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January 04, 2007

If the Tories are to beat Ken Livingstone, Michael Gove and Boris Johnson must run for the Conservative Mayoral nomination, argues Harry Phibbs

Posted by Harry Phibbs

Harry Phibbs argues that if the Tories are to have any chance of beating Ken Livingstone in London's next mayoral elections, Michael Gove and Boris Johnson must run for the Conservative mayoral nomination. The views expressed here are those of Harry Phibbs, not those of the Social Affairs Unit, its Trustees, Advisors or Director. The Social Affairs Unit is not a party political organisation.

For those like me who voted against the establishment of a Mayor of London when Tony Blair allowed a referendum on the proposal, it is hard to accept that the post is here to stay and that we should make the most of it.

I should declare an interest as a local councillor for one of the London Boroughs, Hammersmith and Fulham. But it is not some power crazed or partisan motive that makes me wish power could be taken from Livingstone and given to the Boroughs. It is because of my rather fashionable belief in localism. If there was a Tory Mayor and a Labour Borough I would still say let the Borough decide on planning consent. The Government are pushing in the opposite direction - centralising. Taking power on issues such as planning and giving them to Mayor of London is part of Livingstone's empire building.

Slashing the Mayor's wasteful spending would be a realistic expectation if a Conservative with the right instincts and rigour was elected to the post. It would be challenging to get the staffing levels at City Hall down to more sensible levels but certainly not impossible - anymore than it has been in Council's like Wandsworth. Similarly it would be entirely reasonable to anticipate that as Prime Minister David Cameron would transfer power from the Mayor to the Boroughs.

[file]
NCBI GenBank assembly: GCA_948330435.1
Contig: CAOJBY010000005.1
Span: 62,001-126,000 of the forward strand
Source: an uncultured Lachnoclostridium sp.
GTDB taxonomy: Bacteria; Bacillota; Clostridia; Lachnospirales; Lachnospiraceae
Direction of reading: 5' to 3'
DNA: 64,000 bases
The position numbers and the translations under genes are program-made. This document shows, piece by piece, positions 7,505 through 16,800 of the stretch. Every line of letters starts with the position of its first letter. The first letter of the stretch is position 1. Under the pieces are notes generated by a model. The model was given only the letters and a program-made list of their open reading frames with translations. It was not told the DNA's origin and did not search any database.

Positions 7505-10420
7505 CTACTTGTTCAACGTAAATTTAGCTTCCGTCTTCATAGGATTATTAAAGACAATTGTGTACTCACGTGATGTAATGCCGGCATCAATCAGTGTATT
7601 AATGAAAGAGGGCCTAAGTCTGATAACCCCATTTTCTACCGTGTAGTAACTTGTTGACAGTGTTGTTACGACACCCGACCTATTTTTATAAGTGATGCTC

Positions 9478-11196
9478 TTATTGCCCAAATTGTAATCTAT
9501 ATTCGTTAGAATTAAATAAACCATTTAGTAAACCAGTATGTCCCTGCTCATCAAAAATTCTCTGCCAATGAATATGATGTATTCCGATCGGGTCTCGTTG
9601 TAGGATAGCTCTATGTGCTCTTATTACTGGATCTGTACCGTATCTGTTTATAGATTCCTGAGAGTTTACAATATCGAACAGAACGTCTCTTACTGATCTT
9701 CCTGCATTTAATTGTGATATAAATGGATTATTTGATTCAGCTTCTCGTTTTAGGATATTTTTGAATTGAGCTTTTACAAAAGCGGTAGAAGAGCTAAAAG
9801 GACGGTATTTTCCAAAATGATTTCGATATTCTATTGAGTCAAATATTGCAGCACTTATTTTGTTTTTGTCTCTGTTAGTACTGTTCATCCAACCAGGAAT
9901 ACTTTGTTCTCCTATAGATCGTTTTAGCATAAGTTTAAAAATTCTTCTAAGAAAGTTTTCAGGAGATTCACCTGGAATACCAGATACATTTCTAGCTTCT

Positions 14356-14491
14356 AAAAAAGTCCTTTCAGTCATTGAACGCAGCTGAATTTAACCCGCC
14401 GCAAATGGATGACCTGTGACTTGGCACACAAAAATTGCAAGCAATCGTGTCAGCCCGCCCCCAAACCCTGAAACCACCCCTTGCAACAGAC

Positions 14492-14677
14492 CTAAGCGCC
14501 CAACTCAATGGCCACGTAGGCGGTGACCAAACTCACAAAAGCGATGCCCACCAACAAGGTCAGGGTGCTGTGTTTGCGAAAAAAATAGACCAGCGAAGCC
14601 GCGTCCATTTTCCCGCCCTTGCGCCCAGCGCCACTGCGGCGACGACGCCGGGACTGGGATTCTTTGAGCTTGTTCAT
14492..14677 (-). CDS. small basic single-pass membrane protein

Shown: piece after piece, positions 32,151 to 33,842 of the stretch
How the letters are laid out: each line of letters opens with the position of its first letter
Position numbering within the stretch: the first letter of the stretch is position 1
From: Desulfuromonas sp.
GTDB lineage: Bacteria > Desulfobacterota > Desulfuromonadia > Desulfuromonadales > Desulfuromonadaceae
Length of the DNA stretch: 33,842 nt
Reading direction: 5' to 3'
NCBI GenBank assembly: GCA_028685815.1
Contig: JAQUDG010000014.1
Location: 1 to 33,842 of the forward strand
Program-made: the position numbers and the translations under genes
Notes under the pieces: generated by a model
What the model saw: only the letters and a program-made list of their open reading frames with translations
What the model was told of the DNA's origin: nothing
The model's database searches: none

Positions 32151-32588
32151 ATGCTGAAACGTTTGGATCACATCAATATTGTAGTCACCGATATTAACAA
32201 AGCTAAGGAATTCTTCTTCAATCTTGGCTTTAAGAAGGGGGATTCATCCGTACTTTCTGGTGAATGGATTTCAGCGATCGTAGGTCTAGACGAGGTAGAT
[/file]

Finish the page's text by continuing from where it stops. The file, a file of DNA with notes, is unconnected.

The Tories have already made their preference clear in amendments to the GLA Bill currently in Parliament. The Shadow Housing minister Michael Gove, in a letter to his fellow Tory MPs, says:

We will also introduce amendments to define more precisely how the Mayor consults Londoners (after the congestion charge issue), to probe how the Mayor conducts his own foreign policy (towards Cuba and Venezuela, for example), to give Londoners the chance to mount a petition so we can have a recall referendum on the Mayor's continuance in office (a power analogous to the one exercised against the governor of California before Arnold Schwarzenegger) and to give the Assembly more power to amend the Mayor's budget and strategy. The spirit of all these amendments is directly devolutionary.